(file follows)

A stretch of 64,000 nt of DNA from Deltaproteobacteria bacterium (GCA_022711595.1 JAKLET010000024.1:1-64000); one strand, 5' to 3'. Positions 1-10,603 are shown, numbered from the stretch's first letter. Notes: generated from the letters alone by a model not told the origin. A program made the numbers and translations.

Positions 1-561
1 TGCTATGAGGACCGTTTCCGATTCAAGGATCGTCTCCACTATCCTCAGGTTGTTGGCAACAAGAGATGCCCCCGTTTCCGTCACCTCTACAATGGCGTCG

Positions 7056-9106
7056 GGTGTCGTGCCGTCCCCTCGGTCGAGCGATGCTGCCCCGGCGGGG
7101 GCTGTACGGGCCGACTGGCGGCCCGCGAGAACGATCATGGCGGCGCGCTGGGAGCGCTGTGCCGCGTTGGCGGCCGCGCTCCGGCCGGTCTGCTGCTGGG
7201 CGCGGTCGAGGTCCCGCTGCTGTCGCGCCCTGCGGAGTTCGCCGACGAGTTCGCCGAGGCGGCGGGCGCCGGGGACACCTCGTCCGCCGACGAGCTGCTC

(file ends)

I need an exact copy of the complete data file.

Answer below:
A stretch of 64,000 nt of DNA from Deltaproteobacteria bacterium (GCA_022711595.1 JAKLET010000024.1:1-64000); one strand, 5' to 3'. Positions 1-10,603 are shown, numbered from the stretch's first letter. Notes: generated from the letters alone by a model not told the origin. A program made the numbers and translations.

Positions 1-561
1 TGCTATGAGGACCGTTTCCGATTCAAGGATCGTCTCCACTATCCTCAGGTTGTTGGCAACAAGAGATGCCCCCGTTTCCGTCACCTCTACAATGGCGTCG

Positions 7056-9106
7056 GGTGTCGTGCCGTCCCCTCGGTCGAGCGATGCTGCCCCGGCGGGG
7101 GCTGTACGGGCCGACTGGCGGCCCGCGAGAACGATCATGGCGGCGCGCTGGGAGCGCTGTGCCGCGTTGGCGGCCGCGCTCCGGCCGGTCTGCTGCTGGG
7201 CGCGGTCGAGGTCCCGCTGCTGTCGCGCCCTGCGGAGTTCGCCGACGAGTTCGCCGAGGCGGCGGGCGCCGGGGACACCTCGTCCGCCGACGAGCTGCTC